We are inviting the loyal followers of our Box Alarm Updates to an exclusive early registration opportunity for HROC 2021. We know it’s April 1st, but this is not an April Fools Joke, we’re not foolin’.

Did you attend the last HROC? – Drift back to that time in your mind and register now.

Do you wish you attended the last HROC? – View the links below for an inside glimpse and all the reasons you need to register now.

CF Tactics designed HROC for you because no other like it exists. Firefighters, Fire Officers, and Fire Chiefs will receive the latest tactics, trends, and lessons learned for operating at fires in both high-rise and standpipe-equipped buildings through our lecture and hands-on training tracks. Be prepared to make notes, write a lot of things down, and ask a lot of questions, whether it’s in class or after class.


Contact CF Tactics

For more information about HROC 2021, or other CF Tactics programs, please contact Curt Isakson or Jessica Isakson with the information listed below.

62 Watts Street Manhattan FDNY – The Influence of Historical Fires

The influence of historical fires on modern fire operations allows firefighters an opportunity to learn from the past. A triple Line of Duty Death (LODD) fire event on March 28th, 1994, now known as “The Watts Street Fire” created several lessons learned opportunities that still apply to present-day fires. From their deaths, it is our obligation to learn from history, to prevent a recurrence of the past. After Watts Street, the FDNY made a significant operational update and overcame politics holding back necessary equipment. The fire reinforces the need for all firefighters to be combat-ready when going above the fire to perform any fire ground activities, recognize the warning signs of hostile or extreme fire events, and how actions taken in ventilation limited fires affect the whole fireground. Utilize the lessons learned by brothers and sisters who made the ultimate sacrifice to do your best to return home to your family.

Technical Data & Reports to Review

What Happened?

On Monday, March 28th, 1994 at 1936 hours, Engine 24, Engine 55, Engine 7, Ladder 5, Ladder 8, and Battalion 2 responded to Manhattan Box 308 for a telephone alarm reporting smoke on the top floor of 60 Watts Street. Following the FDNY’s standard operating procedures the inside team of the 1st due Truck (Ladder 8) operates in the fire apartment. They perform forcible entry for the Engine, and primary search in the fire apartment. The inside team of the 2nd due Truck (Ladder 5) searches the floor directly above the fire. Unknown to the first arriving companies the fire had been burning inside the fire apartment for over an hour creating a ventilation limited fire. Several updates to the building had occurred since its original construction in the late 1800s. Prior to the fire, the fire apartment had seen several updates to increase its overall energy efficiency that includes energy-efficient windows, extra thermal insulation, and new doors.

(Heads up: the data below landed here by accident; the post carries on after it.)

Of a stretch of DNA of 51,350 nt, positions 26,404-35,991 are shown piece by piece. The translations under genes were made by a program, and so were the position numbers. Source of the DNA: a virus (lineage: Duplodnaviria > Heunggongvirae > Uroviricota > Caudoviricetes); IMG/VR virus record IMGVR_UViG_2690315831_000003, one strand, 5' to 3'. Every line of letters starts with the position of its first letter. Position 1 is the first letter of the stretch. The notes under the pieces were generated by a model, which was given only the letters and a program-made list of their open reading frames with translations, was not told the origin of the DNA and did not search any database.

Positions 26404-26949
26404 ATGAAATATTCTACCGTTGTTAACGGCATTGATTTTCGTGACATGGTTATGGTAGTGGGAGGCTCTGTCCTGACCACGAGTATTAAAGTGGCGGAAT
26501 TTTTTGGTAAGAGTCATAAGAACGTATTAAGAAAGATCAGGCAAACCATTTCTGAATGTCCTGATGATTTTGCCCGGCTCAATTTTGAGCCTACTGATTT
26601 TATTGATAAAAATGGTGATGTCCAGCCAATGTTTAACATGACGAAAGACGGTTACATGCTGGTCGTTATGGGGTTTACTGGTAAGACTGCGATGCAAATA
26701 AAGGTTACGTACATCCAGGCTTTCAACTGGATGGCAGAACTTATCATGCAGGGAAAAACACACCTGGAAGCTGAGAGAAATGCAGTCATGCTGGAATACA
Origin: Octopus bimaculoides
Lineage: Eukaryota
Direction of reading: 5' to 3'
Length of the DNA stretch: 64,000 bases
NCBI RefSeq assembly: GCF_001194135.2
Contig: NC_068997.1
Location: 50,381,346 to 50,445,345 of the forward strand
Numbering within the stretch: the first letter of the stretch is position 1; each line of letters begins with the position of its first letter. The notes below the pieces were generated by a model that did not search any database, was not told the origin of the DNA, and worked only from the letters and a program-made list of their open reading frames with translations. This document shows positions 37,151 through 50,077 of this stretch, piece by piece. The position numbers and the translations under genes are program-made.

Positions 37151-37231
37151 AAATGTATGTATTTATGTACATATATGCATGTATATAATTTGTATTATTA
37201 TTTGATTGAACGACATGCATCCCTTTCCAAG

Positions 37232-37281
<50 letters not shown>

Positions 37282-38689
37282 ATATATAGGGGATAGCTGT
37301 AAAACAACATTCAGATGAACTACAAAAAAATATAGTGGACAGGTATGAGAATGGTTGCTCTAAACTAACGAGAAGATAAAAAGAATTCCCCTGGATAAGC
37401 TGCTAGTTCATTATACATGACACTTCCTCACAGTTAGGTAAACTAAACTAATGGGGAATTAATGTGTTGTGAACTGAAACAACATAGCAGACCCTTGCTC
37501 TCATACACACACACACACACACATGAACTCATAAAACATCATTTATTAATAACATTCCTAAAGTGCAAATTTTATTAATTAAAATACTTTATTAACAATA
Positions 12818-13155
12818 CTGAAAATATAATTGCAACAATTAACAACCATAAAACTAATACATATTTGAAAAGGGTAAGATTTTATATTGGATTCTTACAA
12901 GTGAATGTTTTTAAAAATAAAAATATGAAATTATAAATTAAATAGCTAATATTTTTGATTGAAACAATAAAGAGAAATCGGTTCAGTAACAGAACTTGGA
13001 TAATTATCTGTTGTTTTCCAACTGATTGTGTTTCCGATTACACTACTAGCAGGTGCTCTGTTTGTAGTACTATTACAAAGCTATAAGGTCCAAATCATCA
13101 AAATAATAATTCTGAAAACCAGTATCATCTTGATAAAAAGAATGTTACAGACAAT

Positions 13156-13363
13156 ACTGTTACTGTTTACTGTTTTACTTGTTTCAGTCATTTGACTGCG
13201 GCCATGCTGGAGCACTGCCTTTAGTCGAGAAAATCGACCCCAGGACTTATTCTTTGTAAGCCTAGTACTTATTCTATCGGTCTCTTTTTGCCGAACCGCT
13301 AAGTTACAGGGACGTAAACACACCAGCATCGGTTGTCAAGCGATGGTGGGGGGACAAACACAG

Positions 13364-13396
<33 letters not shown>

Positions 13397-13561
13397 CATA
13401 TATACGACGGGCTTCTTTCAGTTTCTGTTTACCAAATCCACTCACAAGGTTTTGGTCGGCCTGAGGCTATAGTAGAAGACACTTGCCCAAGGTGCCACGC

Upon arriving at 1940 hours, Ladder 8 noticed smoke from the first-floor apartment of 62 Watts Street and transmitted the 10-75. The roof firefighter from Ladder 8 entered the fire building thinking it was Exposure 4 of the dispatched address, 60 Watts Street, to get to the rear of the reported fire building. He later gained access to the roof by climbing to the roof of Exposure 4, crossing over to the fire building’s roof, and opened the scuttle above the open stairwell in the multiple dwelling to allow for the escape of heat and fire gases once the apartment door was opened.

Ladder 5 notified Ladder 8 they were going above the fire, and Ladder 8 started forcing the apartment door on floor one. Ladder 5 encountered a fortified door to the apartment on the second floor, and the additional entrance normally found in this building style had been removed by construction. Engine 55 laid out their uncharged hose line near the apartment entrance awaiting water. Ladder 8 forced the apartment door open, and smoke from the fire apartment initially pushed into the hallway and then pulled back inside. Ladder 8 was unable to enter the apartment due to high heat conditions and ordered the Ladder 8 OV to vent the front windows.

Upon taking the windows the fire began overtaking the first floor, filling the stairwell, and Ladder 5 transmitted an “URGENT”. Engine 55 began attacking the fire and the intensity had increased tremendously. The fire was filling the entire stairwell from the first-floor apartment to 10 to 15 feet above the roofline from the scuttle and skylight. Moments later Engine 55 and the Ladder 5’s tillerman discovered Ladder 5’s three-person inside team badly burned with one fatality. This hostile fire event occurred within the first 10 minutes on the scene. Firefighter James Young died on the day of the fire. Firefighter Chris Siedenburg died one day after the fire. Captain John Drennan died 40 days later from his third and fourth-degree burn injuries covering over 60% of his body.